Binchois (& Ockeghem) chansons

Binchois / Ockeghem
Comet Musicke
Son an ero 13 [CDx2]

I'm trying not to let my frustrations with learning about new albums color my opinions of the music, but that can be a challenge sometimes. This is another album I didn't know about until later — & luckily a reader clued me into it, so thanks for that! — and it doesn't seem to be available through ordinary retail channels either. That's to say, rather, that a download version is widely available, and the double CD is only available through the performers...? (I'd be willing to move to downloads, but they still seem so often to lack documentation....)

Anyway, this program is obviously of high interest, particularly since the song renditions are relatively compact here, making for an extensive program. I found the Ockeghem selections to sound a bit awkward at first, but I've also warmed up to them. In particular with some of the items they've chosen, one begins to hear some continuity back perhaps even to e.g. Perugia et al.... (In other words, the ubiquitous thirds are contextualized historically, rather than read retrospectively as affirmations of modernity....)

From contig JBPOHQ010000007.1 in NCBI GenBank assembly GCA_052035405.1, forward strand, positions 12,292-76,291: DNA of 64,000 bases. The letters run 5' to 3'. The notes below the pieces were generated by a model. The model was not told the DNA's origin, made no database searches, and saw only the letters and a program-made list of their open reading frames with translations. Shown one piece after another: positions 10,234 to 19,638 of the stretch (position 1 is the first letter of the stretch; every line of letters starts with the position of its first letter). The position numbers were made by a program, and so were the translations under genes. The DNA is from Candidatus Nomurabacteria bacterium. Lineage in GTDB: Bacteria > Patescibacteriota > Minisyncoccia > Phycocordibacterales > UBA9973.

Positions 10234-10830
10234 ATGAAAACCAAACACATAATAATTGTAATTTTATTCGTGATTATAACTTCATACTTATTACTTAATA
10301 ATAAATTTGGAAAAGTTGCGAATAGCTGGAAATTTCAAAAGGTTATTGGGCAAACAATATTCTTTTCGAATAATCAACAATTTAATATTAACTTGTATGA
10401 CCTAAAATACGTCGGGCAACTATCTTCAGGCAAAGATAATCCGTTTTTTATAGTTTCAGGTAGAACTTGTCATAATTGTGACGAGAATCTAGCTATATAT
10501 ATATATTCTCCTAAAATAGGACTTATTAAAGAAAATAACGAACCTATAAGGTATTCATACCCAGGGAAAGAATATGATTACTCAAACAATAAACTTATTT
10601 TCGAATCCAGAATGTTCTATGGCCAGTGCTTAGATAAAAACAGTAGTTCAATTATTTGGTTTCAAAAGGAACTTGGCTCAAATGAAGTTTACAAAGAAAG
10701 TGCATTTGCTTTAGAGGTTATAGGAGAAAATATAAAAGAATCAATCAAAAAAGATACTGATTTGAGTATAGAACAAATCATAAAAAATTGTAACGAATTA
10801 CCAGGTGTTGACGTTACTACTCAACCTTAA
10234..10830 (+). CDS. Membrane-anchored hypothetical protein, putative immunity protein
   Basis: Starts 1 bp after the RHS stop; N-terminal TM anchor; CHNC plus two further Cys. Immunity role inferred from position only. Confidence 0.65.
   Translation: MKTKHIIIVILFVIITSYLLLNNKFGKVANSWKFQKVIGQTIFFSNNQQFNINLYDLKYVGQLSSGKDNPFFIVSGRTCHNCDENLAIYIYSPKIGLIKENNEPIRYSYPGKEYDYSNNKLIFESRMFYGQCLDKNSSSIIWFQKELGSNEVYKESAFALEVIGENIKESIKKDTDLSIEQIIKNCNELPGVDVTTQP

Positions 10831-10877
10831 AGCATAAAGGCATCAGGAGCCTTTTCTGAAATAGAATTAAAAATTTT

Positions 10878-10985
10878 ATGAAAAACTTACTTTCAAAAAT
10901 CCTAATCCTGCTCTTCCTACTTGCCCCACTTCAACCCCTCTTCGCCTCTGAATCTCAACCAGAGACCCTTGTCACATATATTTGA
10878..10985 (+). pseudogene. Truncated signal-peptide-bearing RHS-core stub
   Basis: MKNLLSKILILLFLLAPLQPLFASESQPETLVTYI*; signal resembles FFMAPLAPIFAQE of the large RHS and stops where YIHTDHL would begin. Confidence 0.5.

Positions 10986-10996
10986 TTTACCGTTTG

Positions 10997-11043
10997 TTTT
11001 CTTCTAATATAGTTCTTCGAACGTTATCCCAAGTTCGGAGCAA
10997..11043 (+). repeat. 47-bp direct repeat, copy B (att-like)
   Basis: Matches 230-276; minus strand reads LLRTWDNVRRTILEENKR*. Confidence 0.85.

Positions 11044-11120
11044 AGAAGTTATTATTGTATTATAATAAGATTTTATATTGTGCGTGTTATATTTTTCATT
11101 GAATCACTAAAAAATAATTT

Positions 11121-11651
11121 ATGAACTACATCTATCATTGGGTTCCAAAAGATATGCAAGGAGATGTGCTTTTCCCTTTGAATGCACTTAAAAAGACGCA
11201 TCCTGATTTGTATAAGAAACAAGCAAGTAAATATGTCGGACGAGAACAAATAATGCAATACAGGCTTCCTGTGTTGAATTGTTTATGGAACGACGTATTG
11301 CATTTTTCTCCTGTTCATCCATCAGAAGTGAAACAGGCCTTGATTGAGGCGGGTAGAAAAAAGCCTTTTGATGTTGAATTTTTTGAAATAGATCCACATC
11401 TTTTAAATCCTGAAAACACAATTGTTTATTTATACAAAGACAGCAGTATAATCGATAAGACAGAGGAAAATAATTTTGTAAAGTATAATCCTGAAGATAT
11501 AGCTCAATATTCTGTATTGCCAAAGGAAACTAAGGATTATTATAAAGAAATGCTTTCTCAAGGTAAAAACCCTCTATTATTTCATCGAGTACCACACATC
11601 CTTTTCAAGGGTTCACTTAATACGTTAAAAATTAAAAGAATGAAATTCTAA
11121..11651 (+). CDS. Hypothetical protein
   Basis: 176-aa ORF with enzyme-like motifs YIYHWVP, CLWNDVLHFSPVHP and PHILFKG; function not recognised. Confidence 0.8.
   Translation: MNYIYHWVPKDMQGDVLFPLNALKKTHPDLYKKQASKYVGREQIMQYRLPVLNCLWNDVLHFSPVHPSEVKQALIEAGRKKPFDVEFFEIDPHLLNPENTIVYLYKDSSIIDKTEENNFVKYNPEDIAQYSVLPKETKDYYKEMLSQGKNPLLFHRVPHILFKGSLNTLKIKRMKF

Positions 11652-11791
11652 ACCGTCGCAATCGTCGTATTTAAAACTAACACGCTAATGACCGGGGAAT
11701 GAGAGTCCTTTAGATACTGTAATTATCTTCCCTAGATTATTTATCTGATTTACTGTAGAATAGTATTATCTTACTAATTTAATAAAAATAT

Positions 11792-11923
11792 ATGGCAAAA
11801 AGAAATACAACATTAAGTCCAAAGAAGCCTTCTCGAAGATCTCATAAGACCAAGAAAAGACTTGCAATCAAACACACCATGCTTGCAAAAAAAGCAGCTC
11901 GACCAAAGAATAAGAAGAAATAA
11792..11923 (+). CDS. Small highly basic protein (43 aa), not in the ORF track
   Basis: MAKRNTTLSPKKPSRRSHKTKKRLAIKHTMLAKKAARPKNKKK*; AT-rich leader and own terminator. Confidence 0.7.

And that's perhaps the most notable aspect of this interpretation, besides the study of phrasing via manuscript incipits that initiated it, that it really starts to make Binchois sound historically continuous with the later Ars Subtilior. Despite the discussion of instrumentation suggesting novelty, the basic scorings & even sonorities/techniques are not so different from those by Graindelavoix, but those are also more extended readings (& recorded with too much resonance...), making the work by Comet Musicke something of a continuation. However, the phrasing does seem increasingly "right" in so many ways, even as I still find too much part doubling at times (& even some ritardandi effects — which I've never really liked...).

(And I still don't really care for the poetic recitations that appear in a few transitional moments, but this sort of program choice does have a history, back through e.g. EGB's Machaut....)

Both albums thus come off as somewhat rough compared to smoother interpretations elsewhere, particularly out of the English school, but the resulting unfamiliarity tends to pass, making this a rather enjoyable & revealing recital, also suggesting different rhetorical stances for different genres....

To renaissance secular list

Todd M. McComb
Updated: 8 March 2021